My first injury ever was a broken toe, and my mother made me run laps around the mat for the rest of the night. She said she wanted me to know that even if I was hurt, I was still fine - Ronda Rousey.
I’ll be straight here - injuries can be a living hell. Aside from chronic pain and discomfort, the negative impact that sitting on the sidelines has on the mind can really get you down. Nothing hurts more than watching all that hard work fade away.
The right treatment early on is key to shortening your recovery time, and temperature-based treatments are proven to work wonders when it comes to getting back to your best.
Here are my tips on how best to use heat and ice in the rehabilitation process:
As a general rule of thumb, it’s best to use ice treatments for:
- recent inflammation - soft tissue damage and swelling etc.
- immediate tears - to muscles and tendons, although only for the first few days to reduce pain and calm heat in the area.
- bones and joints - including fractures, sprains and ligament damage.
A simple ice pack is a cheap, successful treatment that does wonders for a number of injuries including those mentioned above. The best way to apply this is to wrap in a tea towel (unless it is designed to go straight on skin) and put it on the affected area for 10 minutes at a time. Ice packs can be utilised as often as you like through the day but give the area time in between applications to warm to normal temperature..
As well as lending a hand to recuperation, this will do wonders for dulling pain - it’s great way to avoid the drugs when you can.
Top tip - don’t ice for too long: this can do more harm than good, as it reduces the blood flow to the injured area, actually slowing the healing process.
Sometimes, we need to use warmth not cold to speed up recovery. But when is the right time to bring the heat? Heat-based recovery is best for:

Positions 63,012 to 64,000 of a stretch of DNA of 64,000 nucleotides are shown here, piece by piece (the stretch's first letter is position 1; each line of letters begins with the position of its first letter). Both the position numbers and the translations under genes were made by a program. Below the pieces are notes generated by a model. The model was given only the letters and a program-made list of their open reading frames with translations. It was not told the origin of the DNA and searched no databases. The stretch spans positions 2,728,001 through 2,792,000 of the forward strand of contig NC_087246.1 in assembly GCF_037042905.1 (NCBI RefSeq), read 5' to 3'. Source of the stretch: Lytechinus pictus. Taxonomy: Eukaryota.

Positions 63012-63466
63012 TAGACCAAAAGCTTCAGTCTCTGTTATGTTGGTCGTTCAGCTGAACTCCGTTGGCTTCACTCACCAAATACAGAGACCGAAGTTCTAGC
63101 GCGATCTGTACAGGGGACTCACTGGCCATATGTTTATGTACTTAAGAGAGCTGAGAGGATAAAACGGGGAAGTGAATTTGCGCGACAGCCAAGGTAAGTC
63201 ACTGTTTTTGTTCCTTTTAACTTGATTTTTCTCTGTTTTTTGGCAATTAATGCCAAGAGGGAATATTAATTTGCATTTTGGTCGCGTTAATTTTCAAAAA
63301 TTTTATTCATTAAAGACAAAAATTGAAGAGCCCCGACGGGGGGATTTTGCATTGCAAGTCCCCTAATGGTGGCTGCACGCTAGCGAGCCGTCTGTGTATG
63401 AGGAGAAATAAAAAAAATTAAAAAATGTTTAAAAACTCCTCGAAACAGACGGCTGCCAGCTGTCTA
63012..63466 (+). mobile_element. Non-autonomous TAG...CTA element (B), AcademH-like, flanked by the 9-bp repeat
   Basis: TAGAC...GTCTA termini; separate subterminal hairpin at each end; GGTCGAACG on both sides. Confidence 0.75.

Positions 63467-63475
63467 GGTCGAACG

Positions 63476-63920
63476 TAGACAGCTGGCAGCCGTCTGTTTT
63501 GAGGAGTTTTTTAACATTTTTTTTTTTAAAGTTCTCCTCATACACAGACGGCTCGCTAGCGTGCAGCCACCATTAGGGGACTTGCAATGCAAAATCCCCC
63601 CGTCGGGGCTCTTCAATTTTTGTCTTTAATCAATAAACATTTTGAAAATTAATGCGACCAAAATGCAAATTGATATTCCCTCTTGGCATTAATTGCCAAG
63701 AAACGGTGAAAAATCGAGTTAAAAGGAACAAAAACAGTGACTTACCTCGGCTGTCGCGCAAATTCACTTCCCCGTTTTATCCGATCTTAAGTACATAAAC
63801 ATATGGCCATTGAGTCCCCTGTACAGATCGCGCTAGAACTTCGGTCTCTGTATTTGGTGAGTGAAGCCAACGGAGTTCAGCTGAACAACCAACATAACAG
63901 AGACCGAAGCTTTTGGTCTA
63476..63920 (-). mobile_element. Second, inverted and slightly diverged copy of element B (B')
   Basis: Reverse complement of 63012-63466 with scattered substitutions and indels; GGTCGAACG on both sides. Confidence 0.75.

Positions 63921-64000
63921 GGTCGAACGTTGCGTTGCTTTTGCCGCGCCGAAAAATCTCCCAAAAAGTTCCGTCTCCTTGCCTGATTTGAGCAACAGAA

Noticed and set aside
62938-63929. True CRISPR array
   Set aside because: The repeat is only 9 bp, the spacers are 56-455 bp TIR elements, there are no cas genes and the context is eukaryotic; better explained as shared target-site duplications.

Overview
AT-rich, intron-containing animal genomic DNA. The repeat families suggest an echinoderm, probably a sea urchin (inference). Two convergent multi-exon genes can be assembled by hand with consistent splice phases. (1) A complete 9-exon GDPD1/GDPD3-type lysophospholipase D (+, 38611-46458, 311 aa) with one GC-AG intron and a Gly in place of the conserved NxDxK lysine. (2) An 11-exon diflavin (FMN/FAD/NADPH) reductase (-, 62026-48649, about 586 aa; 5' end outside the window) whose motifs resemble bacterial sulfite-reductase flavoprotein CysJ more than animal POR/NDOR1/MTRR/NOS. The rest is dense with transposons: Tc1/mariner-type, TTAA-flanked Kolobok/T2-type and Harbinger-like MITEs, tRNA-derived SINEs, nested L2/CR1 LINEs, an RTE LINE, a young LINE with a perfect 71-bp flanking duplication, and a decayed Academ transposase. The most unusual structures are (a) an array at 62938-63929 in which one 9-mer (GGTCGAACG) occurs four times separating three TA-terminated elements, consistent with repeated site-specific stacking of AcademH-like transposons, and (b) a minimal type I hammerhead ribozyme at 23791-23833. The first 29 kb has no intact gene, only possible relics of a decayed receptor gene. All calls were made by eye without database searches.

- muscles - aches and stiffness, normally longer standing issues.
- chronic pain - particularly back pain.
Heat pads and hot, wet towels are great household therapies that you can grab with ease when the aches and pains play up. They help to relax and soothe tissues while stimulating blood flow to the painful space.
A psychological culprit for pain is, yet again, stress - heat-based treatments will, ironically, help you chill out, and you’ll watch that pain lift once you’ve relaxed.
The NHS recommends hydrotherapy, as hot tubs are a great way to reduce chronic pain. Soaking for just 30 minutes is proven to improve flexibility and blood flow to allow oxygen and other nutrients to circulate around the body faster.
If you’re looking for one, I’d recommend speaking to the lovely folks at The Hot Tub & SwimSpa Centre in Norwich.
As your fitness guy, I wouldn’t be doing my job if I wasn’t to recommend seeing a professional before treating yourself - injuries can have nasty sources, and it’s best to get this seen to before things get worse.
While ice and heat won’t work wonders to have you back up and running overnight, they’re cheap, easy treatments that are accesable and easy to use. They can be used incorrectly so exercise common sense - don't heat a resh injury or swelling, don't apply heat to someone who is sweating and don't apply ice to someone who is shivering!
If you’re unsure about this, just ask - professionals will be happy to help, and it’s always best to get an experienced view before being your own doctor. If you're not sure then go with whichever one feels right.
Rob, Norwich’s Sport Performance Guy
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